In response to our understanding of the role cholesterol plays in heart disease – and it does play a significant one – we have introduced guidelines to try to reduce cholesterol. Saturated fat eaten to excess does raise LDL (not a good thing), but cholesterol consumption has little impact on our LDL levels. Therefore the current Guidelines did what was appropriate and removed restrictions on cholesterol consumption while maintaining limitations on saturated fat. They also appropriately implore us to eschew sugar. No one will argue against the latter recommendation (except perhaps the sugar industry). But are there studies to support such advice? Unfortunately, beyond PrediMed (which demonstrated the cardiovascular advantage of a Mediterranean diet) no high level studies have been performed. Many observational studies exist, but doing a solid dietary trial is actually immensely difficult. Thus we are left to rely upon our understanding of basic science, animal experiments, pathophysiology, and anthropology. The conclusion for most of us I believe follows Aristotle’s ancient tenet of moderation. We should consume natural foods whenever possible, avoid processed foods, eat copious quantities of vegetables, consume ample fruit, and don’t worry so much about consuming lean meat, fatty fish, and some chicken as well. We should do this in the context of seeing our physicians, discussing our own personal issues, and modifying our diets to adjust to individual needs when indicated. Eating has become a complex endeavor, yet it ought to be much more straightforward. What we need though is access to the aforementioned natural food, the type of food that has been unscathed by human hands. And therein, unfortunately, lies the rub.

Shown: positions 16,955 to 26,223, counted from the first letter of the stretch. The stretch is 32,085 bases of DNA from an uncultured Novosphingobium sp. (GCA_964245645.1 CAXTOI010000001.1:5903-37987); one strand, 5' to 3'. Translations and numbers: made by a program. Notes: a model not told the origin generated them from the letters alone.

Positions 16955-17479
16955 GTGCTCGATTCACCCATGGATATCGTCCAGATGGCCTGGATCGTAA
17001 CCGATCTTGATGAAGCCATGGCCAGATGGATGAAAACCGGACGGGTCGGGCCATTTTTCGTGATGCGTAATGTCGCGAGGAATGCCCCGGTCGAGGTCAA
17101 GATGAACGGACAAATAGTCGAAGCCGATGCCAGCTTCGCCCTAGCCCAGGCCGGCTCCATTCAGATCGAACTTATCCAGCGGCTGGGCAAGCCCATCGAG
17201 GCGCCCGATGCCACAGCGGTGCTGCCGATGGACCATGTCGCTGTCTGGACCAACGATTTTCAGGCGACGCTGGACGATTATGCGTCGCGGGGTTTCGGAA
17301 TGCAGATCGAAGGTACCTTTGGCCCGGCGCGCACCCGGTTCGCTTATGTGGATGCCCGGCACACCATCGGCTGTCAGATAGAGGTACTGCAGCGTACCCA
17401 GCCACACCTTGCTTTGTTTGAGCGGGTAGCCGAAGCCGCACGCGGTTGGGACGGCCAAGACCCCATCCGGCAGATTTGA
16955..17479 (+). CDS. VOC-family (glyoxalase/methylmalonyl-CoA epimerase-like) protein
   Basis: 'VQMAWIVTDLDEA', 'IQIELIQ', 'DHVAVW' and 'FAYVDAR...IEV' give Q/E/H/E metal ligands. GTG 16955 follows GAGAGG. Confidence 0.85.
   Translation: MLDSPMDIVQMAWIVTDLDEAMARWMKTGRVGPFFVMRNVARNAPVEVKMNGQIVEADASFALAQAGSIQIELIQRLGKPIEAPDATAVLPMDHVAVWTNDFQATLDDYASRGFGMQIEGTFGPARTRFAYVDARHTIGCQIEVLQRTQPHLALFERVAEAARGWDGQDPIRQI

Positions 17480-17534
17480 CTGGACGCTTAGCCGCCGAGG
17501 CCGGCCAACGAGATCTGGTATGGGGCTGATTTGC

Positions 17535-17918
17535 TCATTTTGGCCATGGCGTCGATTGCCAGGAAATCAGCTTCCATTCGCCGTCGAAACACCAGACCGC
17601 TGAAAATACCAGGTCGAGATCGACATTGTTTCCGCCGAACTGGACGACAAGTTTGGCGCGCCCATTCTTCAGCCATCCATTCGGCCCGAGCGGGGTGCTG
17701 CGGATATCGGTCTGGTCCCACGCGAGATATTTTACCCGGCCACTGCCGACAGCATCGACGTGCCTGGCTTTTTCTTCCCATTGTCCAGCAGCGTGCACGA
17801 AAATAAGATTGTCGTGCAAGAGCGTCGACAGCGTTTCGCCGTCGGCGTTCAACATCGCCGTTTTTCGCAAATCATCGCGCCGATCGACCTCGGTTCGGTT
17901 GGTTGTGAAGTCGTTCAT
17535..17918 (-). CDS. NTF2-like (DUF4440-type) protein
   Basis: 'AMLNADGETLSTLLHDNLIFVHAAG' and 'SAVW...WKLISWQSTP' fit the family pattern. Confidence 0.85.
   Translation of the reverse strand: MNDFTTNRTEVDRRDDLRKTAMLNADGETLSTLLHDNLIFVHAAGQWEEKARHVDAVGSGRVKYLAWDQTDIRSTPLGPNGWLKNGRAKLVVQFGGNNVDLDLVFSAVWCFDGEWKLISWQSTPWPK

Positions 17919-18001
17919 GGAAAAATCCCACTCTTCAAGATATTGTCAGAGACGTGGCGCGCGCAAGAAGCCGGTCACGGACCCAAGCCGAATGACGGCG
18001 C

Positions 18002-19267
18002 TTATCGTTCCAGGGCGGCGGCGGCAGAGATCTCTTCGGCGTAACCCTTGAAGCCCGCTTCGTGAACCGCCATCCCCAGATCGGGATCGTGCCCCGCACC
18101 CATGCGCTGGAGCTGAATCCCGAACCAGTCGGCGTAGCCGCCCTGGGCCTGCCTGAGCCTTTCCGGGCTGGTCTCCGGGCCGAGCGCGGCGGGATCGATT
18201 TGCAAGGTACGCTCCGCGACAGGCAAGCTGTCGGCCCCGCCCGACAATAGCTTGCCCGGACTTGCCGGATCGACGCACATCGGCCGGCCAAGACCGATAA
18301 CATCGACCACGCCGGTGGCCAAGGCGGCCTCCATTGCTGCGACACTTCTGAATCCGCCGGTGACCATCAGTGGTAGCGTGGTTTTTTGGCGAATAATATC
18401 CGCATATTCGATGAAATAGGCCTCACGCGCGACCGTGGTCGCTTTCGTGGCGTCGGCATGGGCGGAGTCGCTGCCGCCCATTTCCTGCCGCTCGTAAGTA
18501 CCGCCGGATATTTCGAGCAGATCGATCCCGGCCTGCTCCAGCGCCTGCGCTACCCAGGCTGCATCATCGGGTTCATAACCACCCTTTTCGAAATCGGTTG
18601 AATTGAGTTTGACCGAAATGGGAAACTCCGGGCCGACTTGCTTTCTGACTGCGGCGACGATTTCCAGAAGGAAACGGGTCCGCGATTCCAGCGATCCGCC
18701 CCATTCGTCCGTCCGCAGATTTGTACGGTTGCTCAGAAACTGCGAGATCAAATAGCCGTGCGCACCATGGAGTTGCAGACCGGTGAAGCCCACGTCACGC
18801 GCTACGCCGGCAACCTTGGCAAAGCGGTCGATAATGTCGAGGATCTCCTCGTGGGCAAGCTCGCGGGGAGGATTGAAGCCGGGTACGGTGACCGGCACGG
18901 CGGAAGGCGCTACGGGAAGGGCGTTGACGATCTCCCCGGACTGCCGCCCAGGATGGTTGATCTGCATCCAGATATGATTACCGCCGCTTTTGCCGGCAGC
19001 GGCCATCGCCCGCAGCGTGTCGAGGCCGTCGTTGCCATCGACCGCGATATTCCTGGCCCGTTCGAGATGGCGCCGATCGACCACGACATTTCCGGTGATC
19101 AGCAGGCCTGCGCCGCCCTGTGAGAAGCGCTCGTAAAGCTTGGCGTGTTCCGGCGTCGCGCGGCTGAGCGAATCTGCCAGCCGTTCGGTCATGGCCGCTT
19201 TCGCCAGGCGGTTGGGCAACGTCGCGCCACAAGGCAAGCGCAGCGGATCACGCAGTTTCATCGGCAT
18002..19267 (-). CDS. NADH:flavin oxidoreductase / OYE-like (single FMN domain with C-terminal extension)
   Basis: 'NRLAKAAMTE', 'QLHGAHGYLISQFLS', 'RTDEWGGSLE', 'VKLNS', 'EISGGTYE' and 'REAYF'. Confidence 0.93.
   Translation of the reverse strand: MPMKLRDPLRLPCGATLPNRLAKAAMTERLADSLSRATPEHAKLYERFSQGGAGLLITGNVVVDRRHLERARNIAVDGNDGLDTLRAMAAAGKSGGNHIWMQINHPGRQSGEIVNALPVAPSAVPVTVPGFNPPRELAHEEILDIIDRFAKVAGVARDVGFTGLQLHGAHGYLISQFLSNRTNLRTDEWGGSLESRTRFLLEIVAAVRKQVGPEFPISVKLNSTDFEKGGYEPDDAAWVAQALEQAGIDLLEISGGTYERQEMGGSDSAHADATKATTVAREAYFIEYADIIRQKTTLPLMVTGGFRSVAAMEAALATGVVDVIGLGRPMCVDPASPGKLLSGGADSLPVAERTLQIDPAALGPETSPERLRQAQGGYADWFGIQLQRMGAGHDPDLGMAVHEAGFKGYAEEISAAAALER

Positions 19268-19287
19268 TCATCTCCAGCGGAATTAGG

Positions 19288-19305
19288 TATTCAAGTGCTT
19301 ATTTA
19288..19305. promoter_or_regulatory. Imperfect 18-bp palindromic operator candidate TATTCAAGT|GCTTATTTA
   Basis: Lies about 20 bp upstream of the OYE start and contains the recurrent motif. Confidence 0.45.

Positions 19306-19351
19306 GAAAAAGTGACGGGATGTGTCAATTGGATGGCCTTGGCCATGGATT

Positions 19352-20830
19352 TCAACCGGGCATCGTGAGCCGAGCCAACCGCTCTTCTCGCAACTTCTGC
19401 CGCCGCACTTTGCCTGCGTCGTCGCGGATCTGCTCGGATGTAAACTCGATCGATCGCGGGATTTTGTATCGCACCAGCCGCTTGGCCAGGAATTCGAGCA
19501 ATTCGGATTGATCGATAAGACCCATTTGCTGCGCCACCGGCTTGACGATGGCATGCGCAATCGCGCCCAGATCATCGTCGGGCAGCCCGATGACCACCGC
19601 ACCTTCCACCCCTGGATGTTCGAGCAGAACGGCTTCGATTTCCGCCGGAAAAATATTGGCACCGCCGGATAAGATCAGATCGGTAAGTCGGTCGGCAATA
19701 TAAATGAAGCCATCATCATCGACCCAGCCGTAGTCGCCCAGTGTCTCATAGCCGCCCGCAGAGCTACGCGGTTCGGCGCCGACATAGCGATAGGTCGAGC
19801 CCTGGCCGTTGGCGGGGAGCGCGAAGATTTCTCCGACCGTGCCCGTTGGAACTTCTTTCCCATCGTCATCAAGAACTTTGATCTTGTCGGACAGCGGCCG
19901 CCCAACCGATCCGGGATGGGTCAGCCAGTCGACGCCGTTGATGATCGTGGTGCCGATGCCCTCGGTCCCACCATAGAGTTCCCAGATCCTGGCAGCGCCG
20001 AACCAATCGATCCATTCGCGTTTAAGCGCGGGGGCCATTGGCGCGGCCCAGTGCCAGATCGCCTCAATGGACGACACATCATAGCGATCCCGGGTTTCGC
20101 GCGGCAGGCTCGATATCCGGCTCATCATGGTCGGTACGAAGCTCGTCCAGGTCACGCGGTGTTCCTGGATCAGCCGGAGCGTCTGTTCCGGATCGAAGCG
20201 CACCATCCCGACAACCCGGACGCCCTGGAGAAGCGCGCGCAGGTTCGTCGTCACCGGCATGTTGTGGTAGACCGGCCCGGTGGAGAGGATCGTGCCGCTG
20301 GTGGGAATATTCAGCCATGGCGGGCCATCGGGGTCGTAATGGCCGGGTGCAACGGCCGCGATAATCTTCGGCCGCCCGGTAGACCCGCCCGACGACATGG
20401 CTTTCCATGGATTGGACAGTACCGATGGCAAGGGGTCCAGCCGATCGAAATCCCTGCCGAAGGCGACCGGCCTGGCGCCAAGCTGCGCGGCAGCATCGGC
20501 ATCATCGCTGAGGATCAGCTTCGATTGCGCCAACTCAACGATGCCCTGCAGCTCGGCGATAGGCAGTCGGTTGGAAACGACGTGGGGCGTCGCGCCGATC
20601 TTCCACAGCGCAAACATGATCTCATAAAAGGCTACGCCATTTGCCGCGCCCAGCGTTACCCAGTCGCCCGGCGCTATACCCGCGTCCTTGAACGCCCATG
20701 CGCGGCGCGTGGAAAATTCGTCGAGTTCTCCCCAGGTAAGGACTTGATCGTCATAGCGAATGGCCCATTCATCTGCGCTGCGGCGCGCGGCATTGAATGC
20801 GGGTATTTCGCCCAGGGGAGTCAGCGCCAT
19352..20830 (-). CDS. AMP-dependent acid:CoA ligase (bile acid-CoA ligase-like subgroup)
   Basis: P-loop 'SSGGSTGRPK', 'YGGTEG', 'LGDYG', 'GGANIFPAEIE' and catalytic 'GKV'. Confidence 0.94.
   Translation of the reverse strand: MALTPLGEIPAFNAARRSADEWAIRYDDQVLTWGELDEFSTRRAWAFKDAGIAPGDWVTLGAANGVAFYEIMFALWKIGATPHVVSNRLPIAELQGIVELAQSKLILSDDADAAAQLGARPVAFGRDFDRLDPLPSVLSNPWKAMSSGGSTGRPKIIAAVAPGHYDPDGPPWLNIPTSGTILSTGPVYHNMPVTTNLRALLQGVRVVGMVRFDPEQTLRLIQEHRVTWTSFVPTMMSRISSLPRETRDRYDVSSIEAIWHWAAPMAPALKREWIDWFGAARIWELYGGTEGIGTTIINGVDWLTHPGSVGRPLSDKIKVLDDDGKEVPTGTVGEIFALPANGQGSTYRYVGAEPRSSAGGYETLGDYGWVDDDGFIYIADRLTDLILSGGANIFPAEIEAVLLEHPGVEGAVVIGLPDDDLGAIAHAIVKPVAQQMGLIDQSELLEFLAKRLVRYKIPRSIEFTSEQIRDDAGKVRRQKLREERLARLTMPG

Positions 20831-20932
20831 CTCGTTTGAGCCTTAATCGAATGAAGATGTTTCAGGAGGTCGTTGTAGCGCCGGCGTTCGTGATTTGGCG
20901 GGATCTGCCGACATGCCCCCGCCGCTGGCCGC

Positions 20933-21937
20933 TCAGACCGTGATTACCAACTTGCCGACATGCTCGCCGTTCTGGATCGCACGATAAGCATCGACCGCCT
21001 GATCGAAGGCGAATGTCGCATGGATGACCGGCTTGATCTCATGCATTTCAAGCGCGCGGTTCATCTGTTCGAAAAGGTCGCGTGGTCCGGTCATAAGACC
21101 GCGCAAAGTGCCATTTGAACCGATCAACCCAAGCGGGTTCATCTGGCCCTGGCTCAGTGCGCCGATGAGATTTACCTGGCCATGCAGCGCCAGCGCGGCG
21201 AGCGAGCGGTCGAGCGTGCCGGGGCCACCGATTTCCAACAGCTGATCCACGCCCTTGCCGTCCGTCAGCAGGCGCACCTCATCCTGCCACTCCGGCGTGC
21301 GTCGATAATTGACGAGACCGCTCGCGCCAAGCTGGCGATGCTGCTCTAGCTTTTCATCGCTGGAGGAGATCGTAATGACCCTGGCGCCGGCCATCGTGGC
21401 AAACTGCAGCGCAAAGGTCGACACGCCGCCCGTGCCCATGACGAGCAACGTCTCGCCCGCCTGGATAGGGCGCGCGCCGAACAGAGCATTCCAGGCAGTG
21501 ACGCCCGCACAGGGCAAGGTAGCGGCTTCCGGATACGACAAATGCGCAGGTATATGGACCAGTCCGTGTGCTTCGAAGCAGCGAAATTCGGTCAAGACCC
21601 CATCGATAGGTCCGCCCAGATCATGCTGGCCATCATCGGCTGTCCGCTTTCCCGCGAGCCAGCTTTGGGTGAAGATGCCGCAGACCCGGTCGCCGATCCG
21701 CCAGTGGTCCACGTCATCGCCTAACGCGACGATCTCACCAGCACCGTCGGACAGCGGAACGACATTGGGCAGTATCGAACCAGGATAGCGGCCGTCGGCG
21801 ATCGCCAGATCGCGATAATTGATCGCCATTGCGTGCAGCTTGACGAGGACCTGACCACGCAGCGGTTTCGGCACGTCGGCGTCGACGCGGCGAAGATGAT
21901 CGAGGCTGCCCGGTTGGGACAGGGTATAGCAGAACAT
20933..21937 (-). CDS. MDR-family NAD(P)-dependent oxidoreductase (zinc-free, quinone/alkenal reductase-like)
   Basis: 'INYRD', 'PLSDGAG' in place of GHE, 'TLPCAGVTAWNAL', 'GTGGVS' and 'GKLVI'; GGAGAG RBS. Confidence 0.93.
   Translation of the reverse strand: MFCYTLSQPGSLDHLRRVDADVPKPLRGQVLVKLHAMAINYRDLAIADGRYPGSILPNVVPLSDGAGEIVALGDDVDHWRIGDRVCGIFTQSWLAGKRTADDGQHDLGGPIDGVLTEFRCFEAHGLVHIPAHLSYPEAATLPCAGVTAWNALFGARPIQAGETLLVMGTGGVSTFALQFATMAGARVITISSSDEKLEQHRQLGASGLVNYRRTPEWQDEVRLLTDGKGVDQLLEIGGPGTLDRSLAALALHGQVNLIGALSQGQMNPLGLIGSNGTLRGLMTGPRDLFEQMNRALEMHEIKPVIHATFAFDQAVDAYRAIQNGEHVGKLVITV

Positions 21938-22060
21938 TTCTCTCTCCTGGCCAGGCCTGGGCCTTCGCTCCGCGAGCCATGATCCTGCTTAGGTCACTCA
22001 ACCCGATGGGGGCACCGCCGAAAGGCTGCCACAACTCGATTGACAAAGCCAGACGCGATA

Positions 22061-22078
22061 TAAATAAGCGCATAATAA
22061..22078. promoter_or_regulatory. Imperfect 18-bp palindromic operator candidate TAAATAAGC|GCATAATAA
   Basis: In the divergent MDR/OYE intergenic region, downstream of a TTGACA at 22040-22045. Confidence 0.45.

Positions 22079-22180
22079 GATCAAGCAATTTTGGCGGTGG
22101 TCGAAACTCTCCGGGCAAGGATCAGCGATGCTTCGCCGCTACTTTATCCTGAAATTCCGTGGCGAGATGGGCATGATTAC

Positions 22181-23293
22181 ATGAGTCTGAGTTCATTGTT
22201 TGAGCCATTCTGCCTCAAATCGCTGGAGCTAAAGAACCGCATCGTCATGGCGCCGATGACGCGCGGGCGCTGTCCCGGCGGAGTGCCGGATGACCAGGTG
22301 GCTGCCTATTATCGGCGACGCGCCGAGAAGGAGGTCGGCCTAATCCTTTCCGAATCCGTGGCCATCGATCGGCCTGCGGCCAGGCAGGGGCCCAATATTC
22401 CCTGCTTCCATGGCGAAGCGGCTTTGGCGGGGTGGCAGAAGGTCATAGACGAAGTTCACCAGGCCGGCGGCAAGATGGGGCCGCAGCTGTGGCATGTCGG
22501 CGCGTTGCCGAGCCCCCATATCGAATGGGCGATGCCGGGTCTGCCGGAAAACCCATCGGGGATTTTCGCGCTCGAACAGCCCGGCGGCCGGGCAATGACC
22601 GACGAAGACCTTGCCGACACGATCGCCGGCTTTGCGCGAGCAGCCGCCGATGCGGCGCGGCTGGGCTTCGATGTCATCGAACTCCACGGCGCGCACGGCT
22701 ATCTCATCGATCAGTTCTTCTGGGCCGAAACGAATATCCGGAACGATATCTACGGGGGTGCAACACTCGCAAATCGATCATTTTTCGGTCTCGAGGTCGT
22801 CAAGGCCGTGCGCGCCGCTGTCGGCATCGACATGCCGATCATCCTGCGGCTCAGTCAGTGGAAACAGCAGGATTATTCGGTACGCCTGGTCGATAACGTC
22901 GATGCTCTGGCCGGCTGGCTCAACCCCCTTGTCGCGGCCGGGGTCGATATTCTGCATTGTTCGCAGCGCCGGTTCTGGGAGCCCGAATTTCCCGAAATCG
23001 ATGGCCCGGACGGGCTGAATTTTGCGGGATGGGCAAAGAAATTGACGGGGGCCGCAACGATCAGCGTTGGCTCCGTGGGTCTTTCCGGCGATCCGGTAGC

Learn more about preventive cardiology at www.preventivecardiologyinc.com.

For more information more about essential vitamins and supplements visit www.vitalremedymd.com.

Comments { 3 }